"Two Studies Recommend Less-Frequent Colon Exams"--headline, The Wall Street Journal, Sept. 18
"Someone Has Gotta Disparage the Irish"--headline, Detroit News, Sept. 19
"Today, Talk Like a Pirate!"--headline, Newsday Web site (Long Island, N.Y.), Sept. 19
Bottom Stories of the Day
"Student Cashes In Savings After Private Loan Falls Through"--headline, CNN.com, Sept. 18
"NBA Power Couple Doug and Jackie Christie Buy AIG Stock Promoting Everyone to Help With the Financial Crisis at Hand"--headline, MarketWatch.com, Sept. 16
"Gary Coleman Sued Over Utah Bowling Alley Ruckus"--headline, Associated Press, Sept. 18
"Poll: Obama Tops McCain as Football-Watching Buddy"--headline, Associated Press, Sept. 19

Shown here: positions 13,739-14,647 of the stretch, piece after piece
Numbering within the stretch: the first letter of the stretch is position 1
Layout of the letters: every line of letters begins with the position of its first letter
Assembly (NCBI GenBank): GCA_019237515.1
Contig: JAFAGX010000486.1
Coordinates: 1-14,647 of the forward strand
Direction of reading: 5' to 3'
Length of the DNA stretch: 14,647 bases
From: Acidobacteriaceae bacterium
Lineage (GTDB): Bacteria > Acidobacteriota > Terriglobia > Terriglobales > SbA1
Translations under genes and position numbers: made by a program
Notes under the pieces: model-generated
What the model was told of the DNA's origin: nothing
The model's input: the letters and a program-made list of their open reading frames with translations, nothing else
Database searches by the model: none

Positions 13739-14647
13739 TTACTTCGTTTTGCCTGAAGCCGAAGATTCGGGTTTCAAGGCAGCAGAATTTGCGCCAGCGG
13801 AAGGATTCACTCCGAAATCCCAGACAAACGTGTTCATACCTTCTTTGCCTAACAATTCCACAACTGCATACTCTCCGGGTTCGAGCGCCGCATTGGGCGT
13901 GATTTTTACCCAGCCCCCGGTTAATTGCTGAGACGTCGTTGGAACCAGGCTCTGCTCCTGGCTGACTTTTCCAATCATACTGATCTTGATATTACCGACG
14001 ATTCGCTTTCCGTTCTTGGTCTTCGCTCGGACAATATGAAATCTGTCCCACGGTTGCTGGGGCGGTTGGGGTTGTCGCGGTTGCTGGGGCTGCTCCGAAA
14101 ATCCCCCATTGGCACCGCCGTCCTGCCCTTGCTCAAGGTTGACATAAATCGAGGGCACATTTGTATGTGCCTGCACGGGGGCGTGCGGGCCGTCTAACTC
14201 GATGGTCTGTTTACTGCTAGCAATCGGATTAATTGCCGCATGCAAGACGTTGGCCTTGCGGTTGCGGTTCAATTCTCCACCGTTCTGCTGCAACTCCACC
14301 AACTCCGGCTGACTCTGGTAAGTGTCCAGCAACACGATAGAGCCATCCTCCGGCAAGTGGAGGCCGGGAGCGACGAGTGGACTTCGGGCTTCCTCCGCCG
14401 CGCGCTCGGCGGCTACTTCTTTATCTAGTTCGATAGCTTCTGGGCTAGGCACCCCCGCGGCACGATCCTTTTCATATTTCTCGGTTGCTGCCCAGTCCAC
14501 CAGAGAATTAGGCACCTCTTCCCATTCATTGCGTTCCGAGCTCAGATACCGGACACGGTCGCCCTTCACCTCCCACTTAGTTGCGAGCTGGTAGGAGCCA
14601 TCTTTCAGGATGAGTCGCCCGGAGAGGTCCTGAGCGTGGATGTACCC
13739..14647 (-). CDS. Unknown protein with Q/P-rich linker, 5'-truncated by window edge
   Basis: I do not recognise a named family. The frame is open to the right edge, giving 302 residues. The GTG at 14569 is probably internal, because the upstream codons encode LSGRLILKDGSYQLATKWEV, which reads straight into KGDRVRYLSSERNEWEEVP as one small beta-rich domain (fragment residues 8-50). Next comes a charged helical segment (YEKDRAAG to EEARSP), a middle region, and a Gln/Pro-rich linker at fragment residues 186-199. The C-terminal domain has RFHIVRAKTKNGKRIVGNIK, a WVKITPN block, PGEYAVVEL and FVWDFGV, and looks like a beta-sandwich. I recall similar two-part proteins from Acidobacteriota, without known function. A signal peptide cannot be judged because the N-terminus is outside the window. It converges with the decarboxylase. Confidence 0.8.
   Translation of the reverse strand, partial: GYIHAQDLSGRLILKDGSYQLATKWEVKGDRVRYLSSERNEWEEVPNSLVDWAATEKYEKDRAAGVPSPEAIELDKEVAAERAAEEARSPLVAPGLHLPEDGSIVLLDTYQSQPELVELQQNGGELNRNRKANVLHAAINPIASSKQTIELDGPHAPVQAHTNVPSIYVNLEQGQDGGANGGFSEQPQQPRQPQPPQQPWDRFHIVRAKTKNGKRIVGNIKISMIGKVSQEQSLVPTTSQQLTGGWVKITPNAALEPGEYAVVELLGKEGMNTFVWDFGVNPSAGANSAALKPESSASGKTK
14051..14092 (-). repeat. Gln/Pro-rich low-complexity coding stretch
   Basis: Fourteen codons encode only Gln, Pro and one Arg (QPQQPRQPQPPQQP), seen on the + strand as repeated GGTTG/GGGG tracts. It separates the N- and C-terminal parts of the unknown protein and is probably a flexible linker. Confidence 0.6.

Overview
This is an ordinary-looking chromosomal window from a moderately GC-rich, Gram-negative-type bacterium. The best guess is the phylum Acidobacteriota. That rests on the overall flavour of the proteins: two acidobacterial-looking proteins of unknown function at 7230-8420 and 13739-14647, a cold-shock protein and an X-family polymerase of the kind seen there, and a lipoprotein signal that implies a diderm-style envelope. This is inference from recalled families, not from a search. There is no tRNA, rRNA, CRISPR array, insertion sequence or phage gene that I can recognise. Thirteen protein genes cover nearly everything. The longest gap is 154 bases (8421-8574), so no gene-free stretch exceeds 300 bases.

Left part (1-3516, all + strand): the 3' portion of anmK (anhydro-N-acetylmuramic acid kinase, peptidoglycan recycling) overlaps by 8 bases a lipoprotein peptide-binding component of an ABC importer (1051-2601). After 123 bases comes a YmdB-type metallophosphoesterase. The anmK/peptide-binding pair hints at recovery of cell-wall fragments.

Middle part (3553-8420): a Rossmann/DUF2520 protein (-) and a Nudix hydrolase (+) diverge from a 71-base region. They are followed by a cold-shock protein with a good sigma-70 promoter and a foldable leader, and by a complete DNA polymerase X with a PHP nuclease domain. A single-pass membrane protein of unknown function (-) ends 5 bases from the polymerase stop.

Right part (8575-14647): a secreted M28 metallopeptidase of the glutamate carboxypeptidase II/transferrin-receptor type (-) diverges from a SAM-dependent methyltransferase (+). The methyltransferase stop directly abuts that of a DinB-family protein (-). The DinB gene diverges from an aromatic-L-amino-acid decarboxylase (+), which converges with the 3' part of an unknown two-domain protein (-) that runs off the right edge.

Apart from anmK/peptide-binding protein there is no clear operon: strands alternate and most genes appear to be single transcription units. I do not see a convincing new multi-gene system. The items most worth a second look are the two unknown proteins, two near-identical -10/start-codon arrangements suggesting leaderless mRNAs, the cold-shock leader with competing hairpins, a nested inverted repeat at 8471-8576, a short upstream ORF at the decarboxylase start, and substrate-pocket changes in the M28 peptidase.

Party of Lawyers
Barack Obama and Joe Biden are both lawyers. Neither John McCain nor Sarah Palin is a lawyer. Kedwards were both lawyers too, whereas neither George W. Bush nor Dick Cheney is one.
Eugene Volokh, a lawyer, extends the pattern further: Of 12 Democratic presidential and vice presidential nominees since 1980, all but two (Jimmy Carter and Al Gore) were lawyers. Of the nine Republican nominees in the same period, all but two (Dan Quayle and Bob Dole) were nonlawyers.
The Republicans, that is, have not had a lawyer on the ticket since 1996. The Democrats have had two lawyers on each ticket since 2000. The last Republican ticket with two lawyers was Ford-Dole in 1976; the last Democratic ticket without a lawyer was Johnson-Humphrey in 1964.
Do lawyers make good presidents? They can: Abe Lincoln was one. But recent experience is not so encouraging. The last lawyer to be president, Bill Clinton, was impeached. And the last all-lawyer ticket to be elected? That would be Richard Nixon and Spiro Agnew. Both resigned in disgrace.